Thursday, August 06, 2009

Health Care Conflation and Market Solutions

Wikipedia: Conflation occurs when the identities of two or more individuals, concepts, or places, sharing some characteristics of one another, become confused until there seems to be only a single identity — the differences appear to become lost.

In all of the ongoing debates on health care, medical costs, the uninsured, etc., it seems that we have conflated two very separate issues: a) routine health care that is generally low cost and affordable, and b) serious, catastrophic health problems, which could be potentially very costly.

Routine health care is conveniently provided by retail health clinics at affordable prices at more than 1,000 locations around the country in stores like Target, Wal-Mart, Publix, Meijers, Walgreens, etc. that are open 7 days a week. As I have written about before on CD, these competitively-priced clinics provide sports, camp and school physicals for only $29. Further, Wal-Mart and its many competitors provide generic prescriptions for $4 per month. For these types of prescription costs, and routine "health care," I don't think anybody would argue that the costs are unaffordable, and it would be hard to argue that increased government intervention could possible make these routine services more affordable.

But what about very expensive, catastrophic, and/or life-threatening illnesses that might require expensive medication? We certainly can't rely on Target and Wal-Mart for serious medical problems like spinal cord injury rehabilitation, burn care, cleft lip and palate care, medical and rehabilitative services for congenital deformities, problems resulting from orthopaedic injuries, and diseases of the musculoskeletal system. And what if children have these medical problems, they certainly don't have the financial resources to pay for these expensive medical procedures. Does that not then justify government intervention and government insurance for these extremely expensive, catastrophic medical treatments, some of which are for life-threatening illnesses?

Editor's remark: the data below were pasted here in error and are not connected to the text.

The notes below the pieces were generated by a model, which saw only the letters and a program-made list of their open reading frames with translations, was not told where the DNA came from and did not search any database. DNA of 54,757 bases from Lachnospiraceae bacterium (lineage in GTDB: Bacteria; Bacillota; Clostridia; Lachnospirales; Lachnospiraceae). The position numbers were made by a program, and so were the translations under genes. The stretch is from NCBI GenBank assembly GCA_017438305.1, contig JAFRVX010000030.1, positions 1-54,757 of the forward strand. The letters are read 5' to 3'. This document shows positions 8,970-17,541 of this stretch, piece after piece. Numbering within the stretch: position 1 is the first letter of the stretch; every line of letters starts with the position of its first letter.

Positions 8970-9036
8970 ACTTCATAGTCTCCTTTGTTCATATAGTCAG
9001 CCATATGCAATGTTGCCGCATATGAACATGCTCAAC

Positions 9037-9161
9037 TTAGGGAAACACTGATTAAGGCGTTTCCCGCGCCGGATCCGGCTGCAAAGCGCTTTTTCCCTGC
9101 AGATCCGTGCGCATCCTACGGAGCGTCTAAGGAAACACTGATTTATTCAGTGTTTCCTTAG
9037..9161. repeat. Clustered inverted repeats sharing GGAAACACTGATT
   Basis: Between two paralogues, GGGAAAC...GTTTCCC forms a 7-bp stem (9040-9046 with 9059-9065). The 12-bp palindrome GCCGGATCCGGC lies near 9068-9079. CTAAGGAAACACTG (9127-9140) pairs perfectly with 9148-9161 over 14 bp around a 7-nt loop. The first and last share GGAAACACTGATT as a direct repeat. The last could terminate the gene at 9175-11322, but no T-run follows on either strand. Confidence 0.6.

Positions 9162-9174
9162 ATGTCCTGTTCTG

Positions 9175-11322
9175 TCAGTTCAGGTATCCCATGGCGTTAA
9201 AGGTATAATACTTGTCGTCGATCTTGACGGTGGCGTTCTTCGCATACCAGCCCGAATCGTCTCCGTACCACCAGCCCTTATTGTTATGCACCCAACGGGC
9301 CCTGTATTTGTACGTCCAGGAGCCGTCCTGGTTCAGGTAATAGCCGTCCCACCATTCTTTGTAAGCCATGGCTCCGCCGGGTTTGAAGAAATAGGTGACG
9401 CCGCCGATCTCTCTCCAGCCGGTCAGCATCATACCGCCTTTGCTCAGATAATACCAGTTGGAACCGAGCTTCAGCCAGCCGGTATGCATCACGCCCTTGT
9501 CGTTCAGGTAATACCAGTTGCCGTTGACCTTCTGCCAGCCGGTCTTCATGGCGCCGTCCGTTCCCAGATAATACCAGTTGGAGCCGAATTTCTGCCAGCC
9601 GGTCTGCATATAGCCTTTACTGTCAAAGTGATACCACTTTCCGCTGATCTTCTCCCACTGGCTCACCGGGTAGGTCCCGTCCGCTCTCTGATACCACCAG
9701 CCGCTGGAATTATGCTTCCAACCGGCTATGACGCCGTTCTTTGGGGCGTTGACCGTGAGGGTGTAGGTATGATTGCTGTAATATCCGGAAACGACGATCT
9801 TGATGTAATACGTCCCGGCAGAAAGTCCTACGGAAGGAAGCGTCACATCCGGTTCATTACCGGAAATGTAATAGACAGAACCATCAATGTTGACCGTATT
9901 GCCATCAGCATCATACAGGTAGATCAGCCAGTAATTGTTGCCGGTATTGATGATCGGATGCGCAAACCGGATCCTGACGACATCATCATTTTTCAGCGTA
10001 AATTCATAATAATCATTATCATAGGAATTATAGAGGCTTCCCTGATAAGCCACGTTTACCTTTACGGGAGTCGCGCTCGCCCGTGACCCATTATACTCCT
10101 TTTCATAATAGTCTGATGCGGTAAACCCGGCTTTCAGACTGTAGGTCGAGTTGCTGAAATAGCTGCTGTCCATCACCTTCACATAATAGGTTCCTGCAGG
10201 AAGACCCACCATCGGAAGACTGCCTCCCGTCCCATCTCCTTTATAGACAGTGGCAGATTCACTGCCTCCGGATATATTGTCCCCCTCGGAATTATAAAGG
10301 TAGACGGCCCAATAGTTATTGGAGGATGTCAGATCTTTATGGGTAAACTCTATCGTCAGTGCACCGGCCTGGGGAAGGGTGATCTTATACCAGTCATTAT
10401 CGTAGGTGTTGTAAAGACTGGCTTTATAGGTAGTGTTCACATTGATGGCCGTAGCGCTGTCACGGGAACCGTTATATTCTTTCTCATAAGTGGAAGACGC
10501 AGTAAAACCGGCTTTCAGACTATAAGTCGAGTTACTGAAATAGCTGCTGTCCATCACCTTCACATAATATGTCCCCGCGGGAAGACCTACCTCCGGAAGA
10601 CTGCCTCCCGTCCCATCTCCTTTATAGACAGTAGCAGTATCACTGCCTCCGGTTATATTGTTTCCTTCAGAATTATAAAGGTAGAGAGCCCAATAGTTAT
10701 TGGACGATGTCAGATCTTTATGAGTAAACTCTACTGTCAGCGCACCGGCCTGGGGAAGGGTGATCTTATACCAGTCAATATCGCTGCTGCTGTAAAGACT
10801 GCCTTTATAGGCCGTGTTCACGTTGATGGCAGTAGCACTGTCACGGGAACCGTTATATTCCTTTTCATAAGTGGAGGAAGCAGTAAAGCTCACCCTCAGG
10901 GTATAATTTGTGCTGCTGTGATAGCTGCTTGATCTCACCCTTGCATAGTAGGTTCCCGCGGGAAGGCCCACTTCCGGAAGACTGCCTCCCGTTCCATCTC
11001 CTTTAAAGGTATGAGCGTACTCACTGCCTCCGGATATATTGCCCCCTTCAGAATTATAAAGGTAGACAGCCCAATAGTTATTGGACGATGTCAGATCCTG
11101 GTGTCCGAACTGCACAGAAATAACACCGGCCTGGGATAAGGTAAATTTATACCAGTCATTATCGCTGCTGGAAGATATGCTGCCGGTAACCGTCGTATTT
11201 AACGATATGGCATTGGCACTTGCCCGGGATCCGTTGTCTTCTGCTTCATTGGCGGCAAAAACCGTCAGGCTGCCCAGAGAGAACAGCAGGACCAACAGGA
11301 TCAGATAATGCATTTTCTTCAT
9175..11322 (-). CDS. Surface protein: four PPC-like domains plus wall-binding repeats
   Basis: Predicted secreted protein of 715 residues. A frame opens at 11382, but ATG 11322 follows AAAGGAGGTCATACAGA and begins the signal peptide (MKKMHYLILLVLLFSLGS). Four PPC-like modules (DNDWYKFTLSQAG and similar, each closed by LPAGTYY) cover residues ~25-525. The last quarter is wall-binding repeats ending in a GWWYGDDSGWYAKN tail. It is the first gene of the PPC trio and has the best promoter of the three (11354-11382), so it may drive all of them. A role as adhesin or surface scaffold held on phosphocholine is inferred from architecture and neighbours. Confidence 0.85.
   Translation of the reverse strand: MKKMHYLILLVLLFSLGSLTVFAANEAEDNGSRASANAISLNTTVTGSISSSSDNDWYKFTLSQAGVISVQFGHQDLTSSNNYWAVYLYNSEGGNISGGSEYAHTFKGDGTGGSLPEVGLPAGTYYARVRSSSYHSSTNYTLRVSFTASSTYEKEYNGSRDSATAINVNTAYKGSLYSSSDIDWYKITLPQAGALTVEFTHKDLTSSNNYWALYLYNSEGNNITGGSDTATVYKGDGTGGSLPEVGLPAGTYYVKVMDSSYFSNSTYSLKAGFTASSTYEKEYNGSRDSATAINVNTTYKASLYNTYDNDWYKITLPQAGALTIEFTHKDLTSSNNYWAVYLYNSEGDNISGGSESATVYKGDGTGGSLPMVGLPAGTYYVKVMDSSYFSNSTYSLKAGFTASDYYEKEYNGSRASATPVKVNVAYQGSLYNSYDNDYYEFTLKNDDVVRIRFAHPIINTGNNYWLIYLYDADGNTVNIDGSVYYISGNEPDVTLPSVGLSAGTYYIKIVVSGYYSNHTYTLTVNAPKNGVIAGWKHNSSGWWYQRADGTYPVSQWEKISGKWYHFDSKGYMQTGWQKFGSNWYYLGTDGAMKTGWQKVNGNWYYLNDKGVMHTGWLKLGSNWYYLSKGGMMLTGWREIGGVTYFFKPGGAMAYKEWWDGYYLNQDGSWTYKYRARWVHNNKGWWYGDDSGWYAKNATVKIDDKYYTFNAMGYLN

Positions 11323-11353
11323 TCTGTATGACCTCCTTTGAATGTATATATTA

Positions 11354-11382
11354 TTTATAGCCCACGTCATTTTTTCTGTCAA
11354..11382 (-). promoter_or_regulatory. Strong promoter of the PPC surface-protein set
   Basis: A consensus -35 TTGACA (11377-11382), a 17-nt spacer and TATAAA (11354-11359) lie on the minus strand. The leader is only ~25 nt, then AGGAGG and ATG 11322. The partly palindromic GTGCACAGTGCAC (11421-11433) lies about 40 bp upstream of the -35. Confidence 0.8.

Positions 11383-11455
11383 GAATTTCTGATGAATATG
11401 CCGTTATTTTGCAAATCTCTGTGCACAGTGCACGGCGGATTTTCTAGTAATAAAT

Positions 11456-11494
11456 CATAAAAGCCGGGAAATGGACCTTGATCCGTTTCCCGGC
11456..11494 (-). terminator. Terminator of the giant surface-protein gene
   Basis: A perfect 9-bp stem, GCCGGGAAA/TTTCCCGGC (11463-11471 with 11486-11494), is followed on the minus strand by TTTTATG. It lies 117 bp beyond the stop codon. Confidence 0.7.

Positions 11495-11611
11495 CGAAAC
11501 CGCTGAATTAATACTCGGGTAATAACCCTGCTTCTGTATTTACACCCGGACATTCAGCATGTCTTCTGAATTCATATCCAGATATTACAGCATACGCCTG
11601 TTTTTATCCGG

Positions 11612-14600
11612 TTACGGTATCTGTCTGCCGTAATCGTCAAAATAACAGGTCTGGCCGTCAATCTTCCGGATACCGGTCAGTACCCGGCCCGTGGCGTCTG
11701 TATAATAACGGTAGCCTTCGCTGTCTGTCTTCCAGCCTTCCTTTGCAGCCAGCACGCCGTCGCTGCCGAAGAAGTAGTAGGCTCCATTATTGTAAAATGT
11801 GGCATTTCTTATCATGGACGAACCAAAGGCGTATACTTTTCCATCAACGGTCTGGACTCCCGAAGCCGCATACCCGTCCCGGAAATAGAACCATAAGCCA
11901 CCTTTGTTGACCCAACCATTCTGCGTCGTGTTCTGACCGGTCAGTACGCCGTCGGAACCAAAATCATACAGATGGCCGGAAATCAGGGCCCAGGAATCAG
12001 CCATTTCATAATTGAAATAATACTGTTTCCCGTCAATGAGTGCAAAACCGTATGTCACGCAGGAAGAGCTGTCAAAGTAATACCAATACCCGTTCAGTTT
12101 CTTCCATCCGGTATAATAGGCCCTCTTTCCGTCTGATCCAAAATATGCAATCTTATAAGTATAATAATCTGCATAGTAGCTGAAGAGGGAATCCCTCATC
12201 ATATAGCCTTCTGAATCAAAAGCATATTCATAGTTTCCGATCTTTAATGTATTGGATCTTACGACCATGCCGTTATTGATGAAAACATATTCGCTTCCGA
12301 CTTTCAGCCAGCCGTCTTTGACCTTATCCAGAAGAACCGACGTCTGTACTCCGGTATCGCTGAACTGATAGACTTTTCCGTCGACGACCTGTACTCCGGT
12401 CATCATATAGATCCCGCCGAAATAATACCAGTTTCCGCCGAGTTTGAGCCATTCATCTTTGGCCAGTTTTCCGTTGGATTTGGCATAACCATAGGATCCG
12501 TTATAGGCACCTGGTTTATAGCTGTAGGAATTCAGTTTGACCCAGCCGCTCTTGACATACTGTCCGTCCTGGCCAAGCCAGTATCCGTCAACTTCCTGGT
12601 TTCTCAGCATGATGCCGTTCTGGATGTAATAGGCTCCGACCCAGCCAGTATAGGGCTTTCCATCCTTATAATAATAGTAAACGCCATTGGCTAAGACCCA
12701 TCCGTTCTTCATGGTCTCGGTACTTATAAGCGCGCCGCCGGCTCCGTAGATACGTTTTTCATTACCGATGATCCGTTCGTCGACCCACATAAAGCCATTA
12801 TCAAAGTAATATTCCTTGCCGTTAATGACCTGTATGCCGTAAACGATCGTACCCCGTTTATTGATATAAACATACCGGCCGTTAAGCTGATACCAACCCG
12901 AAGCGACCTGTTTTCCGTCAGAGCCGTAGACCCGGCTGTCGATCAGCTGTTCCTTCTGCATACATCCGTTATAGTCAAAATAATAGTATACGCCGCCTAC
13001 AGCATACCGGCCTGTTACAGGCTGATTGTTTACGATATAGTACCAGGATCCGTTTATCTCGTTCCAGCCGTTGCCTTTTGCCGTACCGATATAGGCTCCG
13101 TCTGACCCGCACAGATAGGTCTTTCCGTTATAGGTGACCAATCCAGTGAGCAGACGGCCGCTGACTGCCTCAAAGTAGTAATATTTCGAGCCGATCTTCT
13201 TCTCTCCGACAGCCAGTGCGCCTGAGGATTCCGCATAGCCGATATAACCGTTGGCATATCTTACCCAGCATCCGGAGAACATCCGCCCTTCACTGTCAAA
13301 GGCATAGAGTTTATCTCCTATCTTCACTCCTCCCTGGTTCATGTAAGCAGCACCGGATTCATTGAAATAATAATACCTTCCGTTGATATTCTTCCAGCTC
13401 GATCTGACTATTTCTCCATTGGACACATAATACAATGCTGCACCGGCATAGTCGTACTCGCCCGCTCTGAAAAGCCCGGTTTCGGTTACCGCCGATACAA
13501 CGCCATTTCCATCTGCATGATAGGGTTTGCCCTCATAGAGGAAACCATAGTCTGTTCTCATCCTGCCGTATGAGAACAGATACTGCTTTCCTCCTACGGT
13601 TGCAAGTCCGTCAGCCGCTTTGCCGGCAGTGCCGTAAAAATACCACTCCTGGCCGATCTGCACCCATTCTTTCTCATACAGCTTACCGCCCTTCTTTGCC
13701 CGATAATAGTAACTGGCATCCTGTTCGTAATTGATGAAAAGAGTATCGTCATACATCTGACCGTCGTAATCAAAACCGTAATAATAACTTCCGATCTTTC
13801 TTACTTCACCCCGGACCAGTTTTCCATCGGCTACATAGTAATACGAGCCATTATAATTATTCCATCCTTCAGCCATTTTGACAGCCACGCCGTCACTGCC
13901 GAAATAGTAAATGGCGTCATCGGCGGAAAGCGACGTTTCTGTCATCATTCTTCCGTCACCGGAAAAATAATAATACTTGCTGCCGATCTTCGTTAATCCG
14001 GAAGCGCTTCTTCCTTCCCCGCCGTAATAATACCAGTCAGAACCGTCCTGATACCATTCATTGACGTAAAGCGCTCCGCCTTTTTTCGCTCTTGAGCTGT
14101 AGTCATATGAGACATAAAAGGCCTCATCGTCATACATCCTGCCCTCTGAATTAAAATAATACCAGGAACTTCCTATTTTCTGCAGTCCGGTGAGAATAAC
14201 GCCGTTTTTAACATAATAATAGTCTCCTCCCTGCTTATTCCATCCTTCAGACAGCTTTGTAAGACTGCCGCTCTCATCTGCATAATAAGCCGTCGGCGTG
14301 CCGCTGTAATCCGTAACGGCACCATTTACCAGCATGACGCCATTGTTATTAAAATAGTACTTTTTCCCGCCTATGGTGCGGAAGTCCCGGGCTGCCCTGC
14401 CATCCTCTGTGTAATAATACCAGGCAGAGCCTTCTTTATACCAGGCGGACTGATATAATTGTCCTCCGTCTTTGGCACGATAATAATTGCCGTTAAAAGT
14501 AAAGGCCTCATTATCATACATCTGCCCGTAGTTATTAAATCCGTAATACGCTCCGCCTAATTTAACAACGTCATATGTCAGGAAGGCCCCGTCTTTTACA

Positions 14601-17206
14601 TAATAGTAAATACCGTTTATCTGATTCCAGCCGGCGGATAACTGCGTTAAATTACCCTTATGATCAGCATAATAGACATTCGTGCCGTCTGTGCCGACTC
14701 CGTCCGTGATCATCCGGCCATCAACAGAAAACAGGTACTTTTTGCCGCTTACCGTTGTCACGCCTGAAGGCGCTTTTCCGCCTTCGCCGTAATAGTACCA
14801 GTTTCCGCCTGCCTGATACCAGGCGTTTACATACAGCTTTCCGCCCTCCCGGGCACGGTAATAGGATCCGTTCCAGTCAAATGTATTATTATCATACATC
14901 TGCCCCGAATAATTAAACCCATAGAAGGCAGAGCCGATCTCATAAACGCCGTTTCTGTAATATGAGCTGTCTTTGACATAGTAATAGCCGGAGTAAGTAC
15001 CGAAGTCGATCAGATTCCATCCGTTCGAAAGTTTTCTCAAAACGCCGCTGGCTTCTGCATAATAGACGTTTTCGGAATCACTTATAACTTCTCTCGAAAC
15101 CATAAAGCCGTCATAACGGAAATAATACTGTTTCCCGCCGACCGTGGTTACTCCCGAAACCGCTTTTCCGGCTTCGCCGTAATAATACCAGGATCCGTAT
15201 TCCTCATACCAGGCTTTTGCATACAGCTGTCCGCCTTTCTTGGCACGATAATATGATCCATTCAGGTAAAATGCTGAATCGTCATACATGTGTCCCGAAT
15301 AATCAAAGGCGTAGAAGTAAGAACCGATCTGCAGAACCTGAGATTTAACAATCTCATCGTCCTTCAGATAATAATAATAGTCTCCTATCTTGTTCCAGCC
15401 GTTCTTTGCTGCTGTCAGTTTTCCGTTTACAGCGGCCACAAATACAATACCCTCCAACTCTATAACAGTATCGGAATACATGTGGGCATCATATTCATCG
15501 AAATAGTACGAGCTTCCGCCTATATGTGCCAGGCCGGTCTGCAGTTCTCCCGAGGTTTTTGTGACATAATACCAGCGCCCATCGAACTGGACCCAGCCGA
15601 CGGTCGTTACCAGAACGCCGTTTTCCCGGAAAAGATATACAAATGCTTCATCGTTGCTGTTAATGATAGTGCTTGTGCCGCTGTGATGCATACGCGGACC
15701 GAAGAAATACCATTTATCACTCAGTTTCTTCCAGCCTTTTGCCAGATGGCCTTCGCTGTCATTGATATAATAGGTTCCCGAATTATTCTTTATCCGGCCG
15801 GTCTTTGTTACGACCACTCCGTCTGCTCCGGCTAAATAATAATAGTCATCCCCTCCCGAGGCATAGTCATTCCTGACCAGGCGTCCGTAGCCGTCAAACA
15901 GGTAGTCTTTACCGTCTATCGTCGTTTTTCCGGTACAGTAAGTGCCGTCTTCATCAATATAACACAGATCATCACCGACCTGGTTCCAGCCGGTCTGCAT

Well, wait a minute. There currently is a private solution - the
25 Shriners Hospitals for Children around the country that provide free health care for these catastrophic illnesses and conditions. From The Shriners Hospital for Children website:

Every year, the Shriners Hospitals for Children provides care for thousands of kids with orthopaedic conditions, burns, spinal cord injuries, and cleft lip and palate, in a family-centered environment at no charge. It's how Shriners Hospitals has been helping kids defy the odds since 1922.

Bottom Line: There are private, market-based solutions to both routine health care and for even catastrophic, life-threatening conditions.

Exhibit A: Target and Wal-Mart retail health clinics

Exhibit B: The Shriners Hospitals for Children

Originally posted at Carpe Diem.


At 8/06/2009 10:41 PM, Blogger glenzo said...

I think that your analysis is 'fishy' and should be reported to the Whitehouse.

Maybe the people there will learn something.

At 8/06/2009 11:07 PM, Anonymous Anonymous said...